Mr. Prime Minister, other members of the Cabinet, distinguished guests, and dear friends: thank you for joining us tonight as we celebrate the 241st anniversary of the independence of the United States of America.
With this summer evening of jazz, food, and fireworks, we hope to recreate and share with you, right here in this little corner of America in Yerevan, the festive atmosphere of how we celebrate July 4th across the United States.
When Americans come together every July 4th to celebrate our Independence Day, we are reminded of the powerful desire for national sovereignty, for freedom, for democracy that inspired thirteen British colonies to adopt a declaration of independence on July 4th, 1776.
And I have to say, as I reflect on the privilege and the great gift of national independence, my thoughts this year turn not just to the United States, but also to Armenia, which has accomplished so much since gaining its independence in 1991.
And while I can only imagine, by reading history books and historical records, what it must have been like when the American founding fathers declared American independence, I had the very unforgettable and personal honor of experiencing a little bit of the birth and the first steps of the independent Republic of Armenia 25 years ago. At the time, as I think many of you have heard by now, I was the first desk officer at the Department of State in charge of relations with new, independent Armenia at the U.S. Department of State in Washington, DC. In fact, I remember a long, but very special night in December 1991, sitting in a room with three other lawyers from the Department of State, drafting the official memo that was to go to Secretary Baker, for him to formally approve the U.S. recognition of the sovereign Republic of Armenia. And I’m going to share a little story with you from that evening.
We were signing that memo right before the first visit of the first president of the independent Republic of Armenian to Washington. The president and Secretary Baker were scheduled to meet the next morning, and all the necessary papers had been prepared, all the talking points had been drafted, and I thought I could go home, and then I got a phone call. And that phone call was from the Chief of Staff of Secretary of State Baker. And the chief of staff said, “Mr. Mills, Secretary Baker wants to know, what are the colors of the Armenian flag?”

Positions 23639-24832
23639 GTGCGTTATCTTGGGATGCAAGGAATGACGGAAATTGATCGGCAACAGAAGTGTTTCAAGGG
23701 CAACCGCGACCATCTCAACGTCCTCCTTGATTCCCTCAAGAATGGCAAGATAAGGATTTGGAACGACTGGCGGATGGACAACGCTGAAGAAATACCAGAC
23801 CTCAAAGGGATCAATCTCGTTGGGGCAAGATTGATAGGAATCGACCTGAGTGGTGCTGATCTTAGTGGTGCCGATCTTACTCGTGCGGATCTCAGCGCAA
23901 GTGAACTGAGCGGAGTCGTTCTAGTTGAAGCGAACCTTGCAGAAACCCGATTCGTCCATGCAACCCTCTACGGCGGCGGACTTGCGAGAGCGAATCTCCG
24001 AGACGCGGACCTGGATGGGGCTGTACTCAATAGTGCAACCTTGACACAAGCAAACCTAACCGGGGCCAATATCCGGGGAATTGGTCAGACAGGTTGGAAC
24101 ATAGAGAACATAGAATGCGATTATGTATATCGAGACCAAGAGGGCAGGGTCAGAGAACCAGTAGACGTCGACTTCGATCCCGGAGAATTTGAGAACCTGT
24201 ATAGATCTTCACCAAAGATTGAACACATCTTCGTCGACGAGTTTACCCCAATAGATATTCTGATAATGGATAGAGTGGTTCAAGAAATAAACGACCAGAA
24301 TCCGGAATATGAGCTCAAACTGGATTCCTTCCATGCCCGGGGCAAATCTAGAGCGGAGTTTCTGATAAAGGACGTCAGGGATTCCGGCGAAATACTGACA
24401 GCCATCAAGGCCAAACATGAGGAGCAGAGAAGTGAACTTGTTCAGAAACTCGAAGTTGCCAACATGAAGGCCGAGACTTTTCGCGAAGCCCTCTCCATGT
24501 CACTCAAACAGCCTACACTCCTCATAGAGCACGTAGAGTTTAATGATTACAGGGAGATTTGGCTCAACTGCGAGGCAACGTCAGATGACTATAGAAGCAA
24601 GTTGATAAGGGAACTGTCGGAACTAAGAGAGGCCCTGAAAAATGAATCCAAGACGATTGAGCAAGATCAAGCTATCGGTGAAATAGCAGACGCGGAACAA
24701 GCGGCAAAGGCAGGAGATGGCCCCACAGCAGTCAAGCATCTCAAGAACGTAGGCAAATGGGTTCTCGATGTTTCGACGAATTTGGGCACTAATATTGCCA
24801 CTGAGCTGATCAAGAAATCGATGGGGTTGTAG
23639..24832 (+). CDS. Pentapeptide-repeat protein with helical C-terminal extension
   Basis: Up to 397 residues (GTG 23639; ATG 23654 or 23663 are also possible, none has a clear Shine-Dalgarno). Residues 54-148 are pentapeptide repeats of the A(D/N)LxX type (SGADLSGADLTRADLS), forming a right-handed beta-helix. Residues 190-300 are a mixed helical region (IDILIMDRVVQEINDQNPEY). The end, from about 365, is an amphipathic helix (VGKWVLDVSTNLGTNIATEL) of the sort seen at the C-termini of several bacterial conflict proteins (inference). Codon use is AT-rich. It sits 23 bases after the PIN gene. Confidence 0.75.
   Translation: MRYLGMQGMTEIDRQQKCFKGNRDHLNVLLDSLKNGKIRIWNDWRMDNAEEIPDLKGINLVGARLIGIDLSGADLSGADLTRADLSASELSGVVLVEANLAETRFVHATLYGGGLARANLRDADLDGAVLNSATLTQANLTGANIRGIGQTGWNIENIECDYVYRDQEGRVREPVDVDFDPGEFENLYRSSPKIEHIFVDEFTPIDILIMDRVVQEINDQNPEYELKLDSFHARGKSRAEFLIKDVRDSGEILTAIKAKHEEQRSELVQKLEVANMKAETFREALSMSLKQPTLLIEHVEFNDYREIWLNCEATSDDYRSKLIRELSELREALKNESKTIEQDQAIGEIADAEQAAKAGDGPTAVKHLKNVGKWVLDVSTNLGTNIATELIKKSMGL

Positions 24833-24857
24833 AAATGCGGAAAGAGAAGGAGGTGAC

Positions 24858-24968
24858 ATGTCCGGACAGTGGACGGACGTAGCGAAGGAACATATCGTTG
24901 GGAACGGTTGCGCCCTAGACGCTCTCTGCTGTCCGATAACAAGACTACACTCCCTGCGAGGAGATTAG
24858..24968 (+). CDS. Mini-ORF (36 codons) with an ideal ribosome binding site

And I said, “Red, blue, and orange”
And the Chief of Staff said, “Well then, why is the flag, flying in the lobby red, blue, and yellow? Secretary Baker would like you to make sure that there is a flag hanging tomorrow that is red, blue, and orange. Good luck.”
So at first I thought I should call Leigh and tell her that my career was over. But then I had an insight. I could always turn to the Armenian Church for help. So I call the Armenian Apostolic Church in northern Virginia and reached a very nice priest there and asked him, do you have an Armenian flag I could borrow. “But I have to make sure, is your flag really blue, red, and orange?”
And the very nice father said, “Well I’m here teaching some Armenian lesson to some young foreign 4th, 5th graders but we could get you that flag.” So I jumped into a car with three other State Department officers, and we drove to the church to get the flag. And when I arrived, I found 20 young Armenian-Americans holding orange paint brushes and orange magic-markers and a priest holding a beautiful red, blue, and very orange flag. So in the end we had a perfect red, blue, and orange flag for the first meeting of the president and secretary of state and I got to keep my job.
All of that just goes to show that the launch of any new independent nation into the international community is never smooth and that there are a lot of details that don’t get written into official histories.
But as we gather tonight on this beautiful but windy evening, we are celebrating not only American independence, but another important milestone – 25 years of the diplomatic relations that have followed between that meeting of the secretary of state and the first president, 25 years of U.S.-Armenia diplomatic friendship.
Before concluding, I would like to take an opportunity to thank all of you for joining us tonight. Everyone here represents the partnership, the people-to-people ties between the United States and Armenia and we are honored to have you here. And let me conclude also by thanking and expressing our sincere gratitude here at the Embassy to all our sponsors for tonight’s event. It is thanks to our sponsors’ support and enormous generosity that we are able to organize this very special event. You can find our sponsors’ logo on the big banner at the start of the walkway leading into the grounds, as well as in the program for tonight’s event. And I also want to end by thanking my good friend, Foreign Minister Nalbandian, for his personal support and generosity in allowing the Embassy to exhibit the photos that highlight key moments from our past 25 years of relations. Many of these photos come from the Ministry of Foreign Affairs’ archives. Thank you, Eduard, for sharing them with us tonight.
And it is now my great pleasure to invite our guest of honor, Prime Minister Karen Karapetyan to say a few words.